Muslims in southern Egypt protested for a third day over the appointment of a Christian governor, saying his predecessor, also a Christian, had failed to solve their problems.
Thousands rallied outside the governor’s office in Qena and prevented employees from entering, blocked highways leading to the town and sat on a railway line into the province demanding that the appointment of Emad Mikhail be reversed.
Egypt’s interim military rulers, who took control when President Hosni Mubarak was ousted in a popular uprising, selected Mikhail last week as one of several new appointments to replace officials associated with his autocratic regime.
The protesters say Mikhail’s predecessor, Magdy Ayoub, failed to stem sectarian violence and address poverty and unemployment, which grew during his tenure. Witnesses say some Coptic Christians joined the protest as well.
“The experience of a Coptic governor has failed. There is no objection to his Coptic identity but the previous governor left a negative impression of Christian officials,” Youssef Ragab, a witness in Qena, told Reuters by telephone.
Residents say Ayoub was too weak in enforcing laws to quell rising tension between Muslims and Christians, fearing his background might imply sectarian allegiance.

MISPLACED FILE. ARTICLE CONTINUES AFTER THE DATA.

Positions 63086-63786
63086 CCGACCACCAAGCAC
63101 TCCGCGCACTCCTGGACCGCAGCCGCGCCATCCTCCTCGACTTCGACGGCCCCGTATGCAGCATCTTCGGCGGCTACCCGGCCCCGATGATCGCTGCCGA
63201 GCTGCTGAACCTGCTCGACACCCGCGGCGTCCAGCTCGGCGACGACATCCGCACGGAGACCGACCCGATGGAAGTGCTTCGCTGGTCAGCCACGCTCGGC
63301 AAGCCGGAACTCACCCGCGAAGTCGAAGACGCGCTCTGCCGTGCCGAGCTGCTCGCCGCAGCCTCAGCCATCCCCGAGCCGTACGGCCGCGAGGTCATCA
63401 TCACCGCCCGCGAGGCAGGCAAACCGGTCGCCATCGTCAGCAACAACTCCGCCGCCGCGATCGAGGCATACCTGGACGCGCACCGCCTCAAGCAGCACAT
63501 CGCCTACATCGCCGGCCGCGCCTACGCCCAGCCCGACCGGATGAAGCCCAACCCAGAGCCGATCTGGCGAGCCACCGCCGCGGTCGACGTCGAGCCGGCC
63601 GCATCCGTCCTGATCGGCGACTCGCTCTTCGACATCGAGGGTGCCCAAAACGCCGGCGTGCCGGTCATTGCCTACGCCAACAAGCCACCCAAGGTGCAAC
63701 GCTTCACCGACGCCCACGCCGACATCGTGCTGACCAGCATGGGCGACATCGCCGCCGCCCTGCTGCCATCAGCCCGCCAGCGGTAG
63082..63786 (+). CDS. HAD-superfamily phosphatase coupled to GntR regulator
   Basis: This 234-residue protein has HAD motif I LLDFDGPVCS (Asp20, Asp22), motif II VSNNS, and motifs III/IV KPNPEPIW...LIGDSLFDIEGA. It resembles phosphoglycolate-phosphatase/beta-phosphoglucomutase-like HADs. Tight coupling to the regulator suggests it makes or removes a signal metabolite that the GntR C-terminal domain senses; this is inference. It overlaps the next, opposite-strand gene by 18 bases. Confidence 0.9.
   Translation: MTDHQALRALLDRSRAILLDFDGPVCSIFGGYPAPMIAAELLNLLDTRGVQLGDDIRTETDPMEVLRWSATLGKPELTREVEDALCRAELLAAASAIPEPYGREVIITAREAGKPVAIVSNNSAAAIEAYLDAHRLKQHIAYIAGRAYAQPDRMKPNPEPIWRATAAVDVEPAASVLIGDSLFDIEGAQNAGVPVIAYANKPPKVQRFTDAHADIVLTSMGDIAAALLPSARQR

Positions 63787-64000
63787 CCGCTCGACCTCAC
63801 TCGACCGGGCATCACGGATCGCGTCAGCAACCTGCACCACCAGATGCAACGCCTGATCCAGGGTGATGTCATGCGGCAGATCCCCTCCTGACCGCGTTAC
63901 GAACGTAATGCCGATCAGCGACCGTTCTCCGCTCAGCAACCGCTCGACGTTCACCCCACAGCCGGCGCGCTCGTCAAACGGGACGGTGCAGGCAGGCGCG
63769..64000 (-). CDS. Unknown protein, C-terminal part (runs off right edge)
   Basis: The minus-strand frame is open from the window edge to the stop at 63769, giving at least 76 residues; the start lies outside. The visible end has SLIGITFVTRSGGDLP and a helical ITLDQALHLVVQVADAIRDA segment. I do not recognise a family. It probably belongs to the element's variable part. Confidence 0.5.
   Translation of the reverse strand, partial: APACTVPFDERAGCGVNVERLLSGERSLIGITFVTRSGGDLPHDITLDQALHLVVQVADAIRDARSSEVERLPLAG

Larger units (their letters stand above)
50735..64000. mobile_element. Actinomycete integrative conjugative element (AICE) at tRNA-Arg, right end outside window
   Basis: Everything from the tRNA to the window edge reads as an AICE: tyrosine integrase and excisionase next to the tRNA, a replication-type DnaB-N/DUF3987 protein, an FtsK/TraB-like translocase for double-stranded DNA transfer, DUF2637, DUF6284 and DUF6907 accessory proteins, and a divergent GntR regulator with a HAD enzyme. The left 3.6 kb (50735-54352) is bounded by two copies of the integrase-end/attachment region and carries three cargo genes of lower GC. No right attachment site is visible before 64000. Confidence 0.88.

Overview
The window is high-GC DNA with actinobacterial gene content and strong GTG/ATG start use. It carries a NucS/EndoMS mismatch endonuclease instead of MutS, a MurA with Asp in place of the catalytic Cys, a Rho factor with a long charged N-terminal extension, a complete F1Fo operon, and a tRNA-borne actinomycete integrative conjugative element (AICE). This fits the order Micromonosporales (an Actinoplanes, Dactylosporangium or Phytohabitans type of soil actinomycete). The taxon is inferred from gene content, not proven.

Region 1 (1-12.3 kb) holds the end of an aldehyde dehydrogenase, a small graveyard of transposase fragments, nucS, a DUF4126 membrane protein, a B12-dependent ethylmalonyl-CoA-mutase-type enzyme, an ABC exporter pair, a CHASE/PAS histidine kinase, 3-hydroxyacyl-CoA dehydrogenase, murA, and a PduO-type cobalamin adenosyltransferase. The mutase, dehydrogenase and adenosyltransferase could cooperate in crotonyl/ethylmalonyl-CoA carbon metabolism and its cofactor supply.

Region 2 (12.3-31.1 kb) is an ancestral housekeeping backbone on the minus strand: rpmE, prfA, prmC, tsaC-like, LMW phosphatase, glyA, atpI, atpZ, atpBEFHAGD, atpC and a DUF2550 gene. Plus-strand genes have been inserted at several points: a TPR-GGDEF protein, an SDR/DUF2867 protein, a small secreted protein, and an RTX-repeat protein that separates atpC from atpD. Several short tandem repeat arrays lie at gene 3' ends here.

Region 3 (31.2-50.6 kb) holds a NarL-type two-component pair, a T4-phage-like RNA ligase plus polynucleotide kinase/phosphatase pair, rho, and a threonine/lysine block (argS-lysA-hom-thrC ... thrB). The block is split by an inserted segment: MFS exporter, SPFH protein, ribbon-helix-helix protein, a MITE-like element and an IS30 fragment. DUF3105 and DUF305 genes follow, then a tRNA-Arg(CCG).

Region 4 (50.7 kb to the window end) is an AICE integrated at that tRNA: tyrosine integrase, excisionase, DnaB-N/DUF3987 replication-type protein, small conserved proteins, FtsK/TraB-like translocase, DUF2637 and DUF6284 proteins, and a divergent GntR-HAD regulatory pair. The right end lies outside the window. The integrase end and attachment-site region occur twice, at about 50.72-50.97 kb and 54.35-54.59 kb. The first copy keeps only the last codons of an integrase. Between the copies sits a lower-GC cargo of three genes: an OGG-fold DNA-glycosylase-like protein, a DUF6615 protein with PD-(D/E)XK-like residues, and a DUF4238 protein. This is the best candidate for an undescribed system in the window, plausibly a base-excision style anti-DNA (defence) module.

“The protesters don’t want any governor to favour one religious group over the other,” Ragab said.
Other protesters said they objected to Qena being a province always governed by Christians, who make up about 10 percent of Egypt’s 80 million people. Its Christian population lives mainly in the south.
“They are acting as though Qena province has been allocated to Christian officials. If a Christian was to be appointed to another province, there is nothing wrong with that,” said Ayman Hassan Maged, a lawyer and resident.
The protest took a more aggressive turn as some radical Salafi Islamists in the crowd demanded a Muslim official, saying “we want it Islamic.” Some even threatened to kill Mikhail if he came to his office.
Witnesses in the city said Egypt’s military, concerned that the demonstration would spark inter-faith violence, had moved to protect churches in the province.
Qena has seen its share of sectarian tension in past years.
In one high-profile case, six Coptic Christians were killed in a drive-by shooting in Nagaa Hamady on Coptic Christmas Eve on January 7 last year by Muslims who blamed the Christian community for the rape of a Muslim girl.
Many of the protesters showed no sign of budging until their demand for a different governor was met.
“We have been in front of the governor’s office for three days and we will stay here for another three months or three years,” one protester said by telephone.